The story so far: An epic housing bust and sustained high unemployment have led to an epidemic of default, with millions of homeowners falling behind on mortgage payments. So servicers — the companies that collect payments on behalf of mortgage owners — have been foreclosing on many mortgages, seizing many homes.But, of course, the Obama administration is more interested in continuing to coddle the same financial institutions that got us into this mess, and the one before, and the one before: "True to form, the Obama administration's response has been to oppose any action that might upset the banks, like a temporary moratorium on foreclosures while some of the issues are resolved. Instead, it is asking the banks, very nicely, to behave better and clean up their act. I mean, that's worked so well in the past, right?"
But do they actually have the right to seize these homes? Horror stories have been proliferating, like the case of the Florida man whose home was taken even though he had no mortgage. More significantly, certain players have been ignoring the law. Courts have been approving foreclosures without requiring that mortgage servicers produce appropriate documentation; instead, they have relied on affidavits asserting that the papers are in order. And these affidavits were often produced by "robo-signers," or low-level employees who had no idea whether their assertions were true.
Now an awful truth is becoming apparent: In many cases, the documentation doesn't exist. In the frenzy of the bubble, much home lending was undertaken by fly-by-night companies trying to generate as much volume as possible. These loans were sold off to mortgage "trusts," which, in turn, sliced and diced them into mortgage-backed securities. The trusts were legally required to obtain and hold the mortgage notes that specified the borrowers' obligations. But it's now apparent that such niceties were frequently neglected. And this means that many of the foreclosures now taking place are, in fact, illegal.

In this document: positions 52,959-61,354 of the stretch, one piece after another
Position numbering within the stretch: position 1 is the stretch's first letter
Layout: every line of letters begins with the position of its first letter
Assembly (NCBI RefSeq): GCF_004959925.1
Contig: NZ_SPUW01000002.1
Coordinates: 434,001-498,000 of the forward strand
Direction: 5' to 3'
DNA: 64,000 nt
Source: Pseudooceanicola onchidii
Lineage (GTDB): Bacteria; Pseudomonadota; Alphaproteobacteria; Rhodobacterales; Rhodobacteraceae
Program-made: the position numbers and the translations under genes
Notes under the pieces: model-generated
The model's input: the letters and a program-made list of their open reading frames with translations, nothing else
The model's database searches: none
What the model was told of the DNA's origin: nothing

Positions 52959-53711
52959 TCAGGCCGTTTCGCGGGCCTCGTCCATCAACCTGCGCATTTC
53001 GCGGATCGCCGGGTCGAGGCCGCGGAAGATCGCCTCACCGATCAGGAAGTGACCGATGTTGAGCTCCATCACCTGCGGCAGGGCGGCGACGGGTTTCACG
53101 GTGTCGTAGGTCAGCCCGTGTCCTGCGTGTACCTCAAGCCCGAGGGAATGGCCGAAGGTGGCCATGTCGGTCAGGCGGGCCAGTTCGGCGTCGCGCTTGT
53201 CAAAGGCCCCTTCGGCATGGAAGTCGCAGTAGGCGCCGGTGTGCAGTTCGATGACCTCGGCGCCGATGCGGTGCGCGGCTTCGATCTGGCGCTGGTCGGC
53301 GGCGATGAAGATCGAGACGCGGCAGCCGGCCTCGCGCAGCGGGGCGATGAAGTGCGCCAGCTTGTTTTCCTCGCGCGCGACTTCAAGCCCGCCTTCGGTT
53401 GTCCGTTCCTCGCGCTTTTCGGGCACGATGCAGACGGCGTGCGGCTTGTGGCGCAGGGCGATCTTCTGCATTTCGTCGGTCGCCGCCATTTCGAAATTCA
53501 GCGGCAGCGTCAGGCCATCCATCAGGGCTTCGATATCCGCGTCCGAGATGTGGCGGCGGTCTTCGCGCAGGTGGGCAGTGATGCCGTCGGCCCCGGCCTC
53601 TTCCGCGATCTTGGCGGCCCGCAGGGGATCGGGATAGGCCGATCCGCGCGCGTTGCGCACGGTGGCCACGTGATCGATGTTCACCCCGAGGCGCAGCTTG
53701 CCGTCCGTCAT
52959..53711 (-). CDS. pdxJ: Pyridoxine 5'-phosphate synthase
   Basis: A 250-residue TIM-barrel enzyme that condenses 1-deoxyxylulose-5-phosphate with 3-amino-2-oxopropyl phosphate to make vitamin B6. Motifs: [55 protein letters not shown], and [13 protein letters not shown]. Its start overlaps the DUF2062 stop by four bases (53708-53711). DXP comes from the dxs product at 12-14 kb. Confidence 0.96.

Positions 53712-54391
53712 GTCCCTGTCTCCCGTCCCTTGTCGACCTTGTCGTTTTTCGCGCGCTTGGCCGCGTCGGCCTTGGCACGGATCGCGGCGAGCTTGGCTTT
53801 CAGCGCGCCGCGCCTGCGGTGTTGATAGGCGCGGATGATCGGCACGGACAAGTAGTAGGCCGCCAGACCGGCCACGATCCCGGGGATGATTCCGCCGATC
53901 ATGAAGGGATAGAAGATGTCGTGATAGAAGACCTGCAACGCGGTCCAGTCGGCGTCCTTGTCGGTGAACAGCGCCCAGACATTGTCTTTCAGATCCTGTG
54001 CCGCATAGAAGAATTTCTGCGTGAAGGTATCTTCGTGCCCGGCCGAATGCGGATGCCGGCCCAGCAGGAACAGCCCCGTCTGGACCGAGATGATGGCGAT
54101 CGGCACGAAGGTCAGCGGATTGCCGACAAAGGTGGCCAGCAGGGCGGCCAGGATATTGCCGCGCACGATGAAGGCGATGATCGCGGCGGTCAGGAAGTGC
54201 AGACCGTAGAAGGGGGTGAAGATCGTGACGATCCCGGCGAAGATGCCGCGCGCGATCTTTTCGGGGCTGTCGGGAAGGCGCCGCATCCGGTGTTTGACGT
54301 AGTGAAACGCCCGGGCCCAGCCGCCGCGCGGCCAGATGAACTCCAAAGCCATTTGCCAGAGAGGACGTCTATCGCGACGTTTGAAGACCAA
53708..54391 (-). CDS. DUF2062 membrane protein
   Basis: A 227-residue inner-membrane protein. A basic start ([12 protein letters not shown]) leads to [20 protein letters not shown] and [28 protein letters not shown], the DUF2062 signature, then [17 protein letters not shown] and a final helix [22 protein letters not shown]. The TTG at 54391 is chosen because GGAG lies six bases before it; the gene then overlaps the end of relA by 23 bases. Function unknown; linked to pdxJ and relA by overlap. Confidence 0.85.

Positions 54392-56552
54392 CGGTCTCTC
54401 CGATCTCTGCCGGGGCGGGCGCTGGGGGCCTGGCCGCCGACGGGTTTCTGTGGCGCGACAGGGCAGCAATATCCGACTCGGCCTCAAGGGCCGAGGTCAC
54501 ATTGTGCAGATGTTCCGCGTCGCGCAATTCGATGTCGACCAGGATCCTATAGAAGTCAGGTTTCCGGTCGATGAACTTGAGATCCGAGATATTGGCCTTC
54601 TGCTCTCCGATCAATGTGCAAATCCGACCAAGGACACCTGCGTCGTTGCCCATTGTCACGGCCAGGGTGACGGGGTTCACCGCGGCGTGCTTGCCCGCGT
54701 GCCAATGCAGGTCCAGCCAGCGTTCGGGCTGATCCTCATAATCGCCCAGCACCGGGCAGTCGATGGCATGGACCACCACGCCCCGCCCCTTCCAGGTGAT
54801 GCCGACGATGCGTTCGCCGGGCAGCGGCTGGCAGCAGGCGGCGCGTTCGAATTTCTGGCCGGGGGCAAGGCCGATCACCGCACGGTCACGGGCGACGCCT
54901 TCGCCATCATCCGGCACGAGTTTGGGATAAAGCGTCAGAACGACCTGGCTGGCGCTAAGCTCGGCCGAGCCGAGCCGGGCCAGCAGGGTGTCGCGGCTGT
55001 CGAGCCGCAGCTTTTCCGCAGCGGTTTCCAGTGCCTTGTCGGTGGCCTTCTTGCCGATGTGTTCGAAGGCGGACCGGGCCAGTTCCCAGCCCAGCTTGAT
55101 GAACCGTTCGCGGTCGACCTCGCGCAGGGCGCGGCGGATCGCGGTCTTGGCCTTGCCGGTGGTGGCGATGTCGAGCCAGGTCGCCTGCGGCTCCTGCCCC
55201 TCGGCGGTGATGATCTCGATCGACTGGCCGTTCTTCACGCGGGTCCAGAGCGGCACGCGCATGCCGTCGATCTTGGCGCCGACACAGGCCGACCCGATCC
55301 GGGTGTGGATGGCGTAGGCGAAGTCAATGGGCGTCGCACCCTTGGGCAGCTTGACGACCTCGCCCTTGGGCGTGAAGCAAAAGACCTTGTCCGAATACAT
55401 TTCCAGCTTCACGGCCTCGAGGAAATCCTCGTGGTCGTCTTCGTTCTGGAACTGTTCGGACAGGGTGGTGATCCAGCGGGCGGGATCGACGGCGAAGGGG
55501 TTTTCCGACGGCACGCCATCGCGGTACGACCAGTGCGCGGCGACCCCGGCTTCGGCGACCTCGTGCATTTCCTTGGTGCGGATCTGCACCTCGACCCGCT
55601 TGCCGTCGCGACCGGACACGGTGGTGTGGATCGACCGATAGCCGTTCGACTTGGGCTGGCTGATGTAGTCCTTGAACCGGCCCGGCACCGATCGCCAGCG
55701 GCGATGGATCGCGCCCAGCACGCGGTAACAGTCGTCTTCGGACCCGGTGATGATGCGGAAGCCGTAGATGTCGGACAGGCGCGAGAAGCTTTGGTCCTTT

This is very, very bad. For one thing, it's a near certainty that significant numbers of borrowers are being defrauded — charged fees they don't actually owe, declared in default when, by the terms of their loan agreements, they aren't.
Beyond that, if trusts can't produce proof that they actually own the mortgages against which they have been selling claims, the sponsors of these trusts will face lawsuits from investors who bought these claims — claims that are now, in many cases, worth only a small fraction of their face value.
And who are these sponsors? Major financial institutions — the same institutions supposedly rescued by government programs last year. So the mortgage mess threatens to produce another financial crisis.
...The excesses of the bubble years have created a legal morass, in which property rights are ill defined because nobody has proper documentation. And where no clear property rights exist, it's the government's job to create them.
I do understand the concept behind the "too big to fail" mantra, but letting the institutions that are allegedly "too big to fail" to continue to operate in ways that maximize profits but also the risk of failure is incomprehensibly stupid. I mean, we know what happens when you keep bailing out an irresponsible failure over and over.